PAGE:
Community fund Ontario 2015

Parents’ Lifeline of Eastern Ontario (PLEO) - Ottawa, ON

With the help of Bell Let’s Talk funding, this organization will offer a Family Support Provision program providing one-on-one, face-to-face support to help reduce wait times for mental health services for families of children and youth with complex issues, by enabling them to connect with less well-known community programs that offer faster access. A Family Support Provider (FSP) will work with up to 48 families, providing each with a support plan that includes information on resources, a crisis plan and will help develop a collaborative relationship between patients, their caregivers and healthcare professionals.

Community fund Ontario 2015

Parkdale Activity-Recreation Centre - Toronto, ON

PARC provides a place of safety for people discharged from mental health care centres who are living on the streets or in rooming houses in the Parkdale neighbourhood. Bell Let's Talk funding will enhance PARC’s peer accompaniment program in numerous ways, including increased training for staff, a streamlined monitoring system and the production of a video to promote the program as a model from which other organizations can learn, thus enabling more clients to benefit from early crisis intervention and maintain follow-up care appointments.

Community fund Ontario 2015

PECH - Québec City, QC

Located in Québec’s inner city, PECH offers services to those with mental health issues complicated by homelessness, criminal activity or addictions. With funding from Bell Let’s Talk, PECH will launch a new group intervention program with a focus on peer support and social diversity. This will enable the organization to reach more people in need and their families.

Community fund Quebec 2015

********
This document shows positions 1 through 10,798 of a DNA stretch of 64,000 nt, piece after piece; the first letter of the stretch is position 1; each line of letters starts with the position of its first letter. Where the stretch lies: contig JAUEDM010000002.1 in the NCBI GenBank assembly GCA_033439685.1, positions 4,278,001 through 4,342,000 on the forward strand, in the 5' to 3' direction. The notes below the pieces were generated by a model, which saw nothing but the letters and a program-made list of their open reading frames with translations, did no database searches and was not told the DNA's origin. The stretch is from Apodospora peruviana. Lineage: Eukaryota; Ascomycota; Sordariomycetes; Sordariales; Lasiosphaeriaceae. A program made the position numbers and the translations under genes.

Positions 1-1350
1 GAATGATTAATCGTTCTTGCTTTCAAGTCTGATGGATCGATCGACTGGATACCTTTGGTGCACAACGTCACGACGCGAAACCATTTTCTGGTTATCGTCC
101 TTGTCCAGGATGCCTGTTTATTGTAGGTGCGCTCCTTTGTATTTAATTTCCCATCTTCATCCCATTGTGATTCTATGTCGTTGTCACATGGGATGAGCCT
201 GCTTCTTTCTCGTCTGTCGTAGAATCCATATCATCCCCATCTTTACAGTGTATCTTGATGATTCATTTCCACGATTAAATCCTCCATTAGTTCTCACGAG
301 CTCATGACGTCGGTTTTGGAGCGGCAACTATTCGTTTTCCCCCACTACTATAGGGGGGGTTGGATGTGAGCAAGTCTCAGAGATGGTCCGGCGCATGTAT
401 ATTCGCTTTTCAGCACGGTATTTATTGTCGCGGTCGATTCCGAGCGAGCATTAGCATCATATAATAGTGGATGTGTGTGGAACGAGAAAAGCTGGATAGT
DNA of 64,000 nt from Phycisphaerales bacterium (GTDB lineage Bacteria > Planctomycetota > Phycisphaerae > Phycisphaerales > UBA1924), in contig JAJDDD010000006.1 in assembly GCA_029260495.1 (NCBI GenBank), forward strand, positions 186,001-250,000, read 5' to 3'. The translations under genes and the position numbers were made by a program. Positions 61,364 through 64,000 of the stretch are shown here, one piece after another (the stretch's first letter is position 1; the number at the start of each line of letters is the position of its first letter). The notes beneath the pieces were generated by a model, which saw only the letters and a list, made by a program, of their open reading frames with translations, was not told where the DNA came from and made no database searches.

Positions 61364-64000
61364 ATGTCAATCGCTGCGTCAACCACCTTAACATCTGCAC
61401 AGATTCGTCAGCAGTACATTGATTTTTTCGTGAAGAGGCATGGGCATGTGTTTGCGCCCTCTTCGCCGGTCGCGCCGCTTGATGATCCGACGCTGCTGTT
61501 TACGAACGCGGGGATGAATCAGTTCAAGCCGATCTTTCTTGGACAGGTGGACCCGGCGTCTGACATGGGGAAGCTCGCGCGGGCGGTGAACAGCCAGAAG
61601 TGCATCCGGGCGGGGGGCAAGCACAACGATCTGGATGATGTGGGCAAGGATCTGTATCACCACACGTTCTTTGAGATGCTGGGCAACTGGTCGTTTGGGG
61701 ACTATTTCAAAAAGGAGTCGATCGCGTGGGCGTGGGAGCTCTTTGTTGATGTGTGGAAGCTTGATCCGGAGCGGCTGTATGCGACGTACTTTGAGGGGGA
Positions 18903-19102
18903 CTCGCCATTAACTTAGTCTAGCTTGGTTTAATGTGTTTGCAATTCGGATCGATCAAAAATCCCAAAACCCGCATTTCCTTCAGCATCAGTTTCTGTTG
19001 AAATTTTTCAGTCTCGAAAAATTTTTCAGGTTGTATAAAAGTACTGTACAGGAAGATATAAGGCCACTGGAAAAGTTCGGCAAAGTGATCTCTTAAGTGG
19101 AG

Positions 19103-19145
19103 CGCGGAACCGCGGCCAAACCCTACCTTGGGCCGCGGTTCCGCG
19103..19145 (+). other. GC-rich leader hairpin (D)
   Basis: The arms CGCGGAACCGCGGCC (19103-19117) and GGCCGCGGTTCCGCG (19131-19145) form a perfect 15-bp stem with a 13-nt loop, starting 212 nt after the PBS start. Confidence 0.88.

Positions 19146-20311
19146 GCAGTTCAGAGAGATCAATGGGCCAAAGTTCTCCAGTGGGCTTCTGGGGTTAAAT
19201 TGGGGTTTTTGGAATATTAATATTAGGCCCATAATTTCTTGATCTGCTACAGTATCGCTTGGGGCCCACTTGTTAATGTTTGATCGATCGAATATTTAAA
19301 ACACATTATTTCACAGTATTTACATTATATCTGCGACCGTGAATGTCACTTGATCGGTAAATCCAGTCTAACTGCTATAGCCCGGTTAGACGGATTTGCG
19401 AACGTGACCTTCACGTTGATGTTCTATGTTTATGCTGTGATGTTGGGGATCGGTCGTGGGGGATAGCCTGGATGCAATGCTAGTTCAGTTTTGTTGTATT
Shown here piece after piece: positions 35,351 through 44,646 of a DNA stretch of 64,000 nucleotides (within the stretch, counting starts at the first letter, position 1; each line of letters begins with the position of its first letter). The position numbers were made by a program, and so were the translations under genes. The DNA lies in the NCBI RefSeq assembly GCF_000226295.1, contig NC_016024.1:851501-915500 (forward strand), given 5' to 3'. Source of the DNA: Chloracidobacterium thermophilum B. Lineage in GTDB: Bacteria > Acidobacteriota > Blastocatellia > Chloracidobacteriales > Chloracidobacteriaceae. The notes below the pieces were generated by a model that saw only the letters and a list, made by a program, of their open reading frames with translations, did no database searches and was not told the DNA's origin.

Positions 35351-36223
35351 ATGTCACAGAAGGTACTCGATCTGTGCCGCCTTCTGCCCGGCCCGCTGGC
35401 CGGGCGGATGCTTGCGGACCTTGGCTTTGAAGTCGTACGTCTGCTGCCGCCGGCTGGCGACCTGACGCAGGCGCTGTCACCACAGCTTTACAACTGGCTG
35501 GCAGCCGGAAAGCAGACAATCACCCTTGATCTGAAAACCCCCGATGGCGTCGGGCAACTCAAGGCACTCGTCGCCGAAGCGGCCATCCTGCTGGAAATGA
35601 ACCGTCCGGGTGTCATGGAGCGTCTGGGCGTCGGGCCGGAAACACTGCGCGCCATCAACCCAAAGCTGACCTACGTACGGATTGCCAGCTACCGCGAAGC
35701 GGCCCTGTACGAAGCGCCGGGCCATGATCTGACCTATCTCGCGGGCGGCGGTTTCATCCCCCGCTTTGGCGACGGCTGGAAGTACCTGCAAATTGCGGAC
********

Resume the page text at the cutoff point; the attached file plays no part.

Schizophrenia Society of Alberta - Red Deer, AB

The Society will use the grant to help launch a series of webcasts to ensure clients and their families who live in rural areas of the province are aware of and have access to the wide range of programs offered to people living with schizophrenia and related disorders, plus their family members. Using Skype, Adobe Connects and other interactive programs, the webcasts will enhance the effectiveness of programs such as peer support, phone support, illness management and family support.

Community fund Prairies 2015

Schizophrenia Society of Ontario - Toronto, ON

Bell Let’s Talk will support the acquisition of a database management system to enable the Society to expand its Ask the Expert (ATE) program to meet demand that has quadrupled in the last 5 years. ATE is Canada's only support line assisting families and individuals living with schizophrenia and psychosis, staffed by counsellors and crisis intervention workers who provide counselling and advice on accessing the proper support. This is especially important for those in rural communities where access to customized services does not exist.

Community fund Ontario 2015